Contributions to health-care groups rose sharply in both the U.S. and Canada in 2005, driven by donations from individuals, a new report says.
Giving to U.S.-based healthcare groups grew 16 percent to $7.01 billion in 2005, says a study conducted by the Association for Healthcare Philanthropy, while giving in Canada was up 11 percent to $1.2 billion.
The number of U.S. donors was up 4.6 percent over the same period a year earlier, and the number of gifts grew 2.2 percent.
Individuals provided six in 10 dollars raised in the U.S., while businesses and their affiliated foundations gave almost two in 10 dollars, non-corporate foundations gave slightly more than one in 10 dollars, and the remainder was generated from other sources.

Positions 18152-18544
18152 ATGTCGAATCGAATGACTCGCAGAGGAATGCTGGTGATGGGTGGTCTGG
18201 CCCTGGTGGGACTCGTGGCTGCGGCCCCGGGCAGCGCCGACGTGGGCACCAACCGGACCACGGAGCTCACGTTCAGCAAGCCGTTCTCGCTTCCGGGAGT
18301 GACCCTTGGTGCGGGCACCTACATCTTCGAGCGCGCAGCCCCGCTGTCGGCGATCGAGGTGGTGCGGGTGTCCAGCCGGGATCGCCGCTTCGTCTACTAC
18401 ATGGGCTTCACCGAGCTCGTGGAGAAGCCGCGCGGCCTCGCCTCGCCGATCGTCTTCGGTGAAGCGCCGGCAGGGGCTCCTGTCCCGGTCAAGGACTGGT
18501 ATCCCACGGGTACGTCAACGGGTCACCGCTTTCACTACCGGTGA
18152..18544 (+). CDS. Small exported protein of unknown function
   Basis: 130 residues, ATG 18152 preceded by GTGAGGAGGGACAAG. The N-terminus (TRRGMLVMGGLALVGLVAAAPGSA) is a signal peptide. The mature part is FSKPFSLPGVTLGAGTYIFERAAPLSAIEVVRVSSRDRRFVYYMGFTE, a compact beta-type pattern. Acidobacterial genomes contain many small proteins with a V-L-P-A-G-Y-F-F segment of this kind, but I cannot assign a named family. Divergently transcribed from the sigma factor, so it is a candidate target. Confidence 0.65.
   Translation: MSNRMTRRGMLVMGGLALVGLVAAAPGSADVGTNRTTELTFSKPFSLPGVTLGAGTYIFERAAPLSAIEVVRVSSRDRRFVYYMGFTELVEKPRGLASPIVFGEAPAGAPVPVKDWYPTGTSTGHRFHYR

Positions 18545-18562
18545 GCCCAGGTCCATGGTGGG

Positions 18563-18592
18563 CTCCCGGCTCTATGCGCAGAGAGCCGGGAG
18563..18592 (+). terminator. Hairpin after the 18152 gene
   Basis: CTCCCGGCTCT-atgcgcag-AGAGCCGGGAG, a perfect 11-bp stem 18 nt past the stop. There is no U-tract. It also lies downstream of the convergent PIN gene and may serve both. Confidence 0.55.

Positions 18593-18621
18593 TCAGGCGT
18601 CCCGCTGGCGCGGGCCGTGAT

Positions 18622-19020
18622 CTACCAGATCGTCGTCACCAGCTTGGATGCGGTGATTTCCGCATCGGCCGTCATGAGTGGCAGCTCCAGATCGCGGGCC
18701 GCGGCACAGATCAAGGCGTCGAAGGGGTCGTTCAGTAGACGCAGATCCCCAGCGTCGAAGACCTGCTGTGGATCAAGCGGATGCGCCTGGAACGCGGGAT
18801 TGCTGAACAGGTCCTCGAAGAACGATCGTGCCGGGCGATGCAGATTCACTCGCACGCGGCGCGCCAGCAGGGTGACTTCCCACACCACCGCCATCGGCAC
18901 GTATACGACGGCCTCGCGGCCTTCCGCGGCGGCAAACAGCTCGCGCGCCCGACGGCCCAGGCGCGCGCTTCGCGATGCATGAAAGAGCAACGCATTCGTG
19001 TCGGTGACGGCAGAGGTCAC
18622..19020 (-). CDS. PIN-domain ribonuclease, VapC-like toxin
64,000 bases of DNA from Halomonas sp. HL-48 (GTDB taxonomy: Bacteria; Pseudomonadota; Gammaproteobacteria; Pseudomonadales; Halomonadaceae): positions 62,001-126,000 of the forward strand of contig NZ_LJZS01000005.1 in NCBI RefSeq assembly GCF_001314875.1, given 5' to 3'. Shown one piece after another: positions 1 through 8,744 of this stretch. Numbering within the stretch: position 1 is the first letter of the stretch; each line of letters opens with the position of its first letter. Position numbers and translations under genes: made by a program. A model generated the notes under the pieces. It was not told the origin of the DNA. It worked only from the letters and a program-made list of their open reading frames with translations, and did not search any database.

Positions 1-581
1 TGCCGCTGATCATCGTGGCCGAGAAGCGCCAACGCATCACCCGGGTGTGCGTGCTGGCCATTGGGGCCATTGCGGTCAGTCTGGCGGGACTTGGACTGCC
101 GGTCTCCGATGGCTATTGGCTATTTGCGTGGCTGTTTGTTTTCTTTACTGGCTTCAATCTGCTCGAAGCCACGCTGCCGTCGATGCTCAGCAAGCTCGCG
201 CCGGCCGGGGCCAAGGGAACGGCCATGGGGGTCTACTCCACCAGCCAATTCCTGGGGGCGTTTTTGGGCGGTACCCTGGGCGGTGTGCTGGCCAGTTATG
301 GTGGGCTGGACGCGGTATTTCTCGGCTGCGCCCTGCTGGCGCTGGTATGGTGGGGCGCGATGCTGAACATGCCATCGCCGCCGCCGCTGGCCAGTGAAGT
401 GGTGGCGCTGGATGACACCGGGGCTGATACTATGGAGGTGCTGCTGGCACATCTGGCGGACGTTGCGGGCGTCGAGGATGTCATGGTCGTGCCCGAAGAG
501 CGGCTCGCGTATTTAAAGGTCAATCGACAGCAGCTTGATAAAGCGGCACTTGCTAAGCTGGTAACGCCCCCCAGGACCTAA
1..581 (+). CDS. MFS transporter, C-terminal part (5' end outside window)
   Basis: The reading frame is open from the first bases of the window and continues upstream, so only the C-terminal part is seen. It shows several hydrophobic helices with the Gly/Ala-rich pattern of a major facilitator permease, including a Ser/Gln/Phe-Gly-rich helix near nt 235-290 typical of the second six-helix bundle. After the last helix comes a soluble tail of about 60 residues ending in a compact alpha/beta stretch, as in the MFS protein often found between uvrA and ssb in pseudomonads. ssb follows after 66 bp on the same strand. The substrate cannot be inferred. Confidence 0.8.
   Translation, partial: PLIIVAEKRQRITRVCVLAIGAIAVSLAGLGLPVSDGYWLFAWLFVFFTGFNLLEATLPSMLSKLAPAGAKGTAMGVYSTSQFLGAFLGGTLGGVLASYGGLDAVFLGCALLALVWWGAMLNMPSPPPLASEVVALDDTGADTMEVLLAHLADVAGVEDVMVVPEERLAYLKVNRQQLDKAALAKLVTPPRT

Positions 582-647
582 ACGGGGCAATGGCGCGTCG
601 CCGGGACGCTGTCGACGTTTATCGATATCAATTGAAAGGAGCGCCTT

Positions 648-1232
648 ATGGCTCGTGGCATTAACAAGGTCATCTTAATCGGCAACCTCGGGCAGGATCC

Cash contributions in the U.S. accounted for more than half the revenue generated by health-care groups, the study says, with the other half provided by grants, interest from endowments and investments, and other revenue sources.
Major gifts, annual giving and capital campaigns provided the largest portions of revenue in the U.S.
In Canada, individuals contributed six of every 10 dollars raised, similar to the U.S.
However, cash contributions accounted for more than three in four dollars raised in Canada, compared with slightly more than half in the U.S.
Capital campaigns and annual giving campaigns were the largest drivers of revenue in Canada, the study says.
The study includes survey results from 327 American health-care groups and 159 Canadian groups.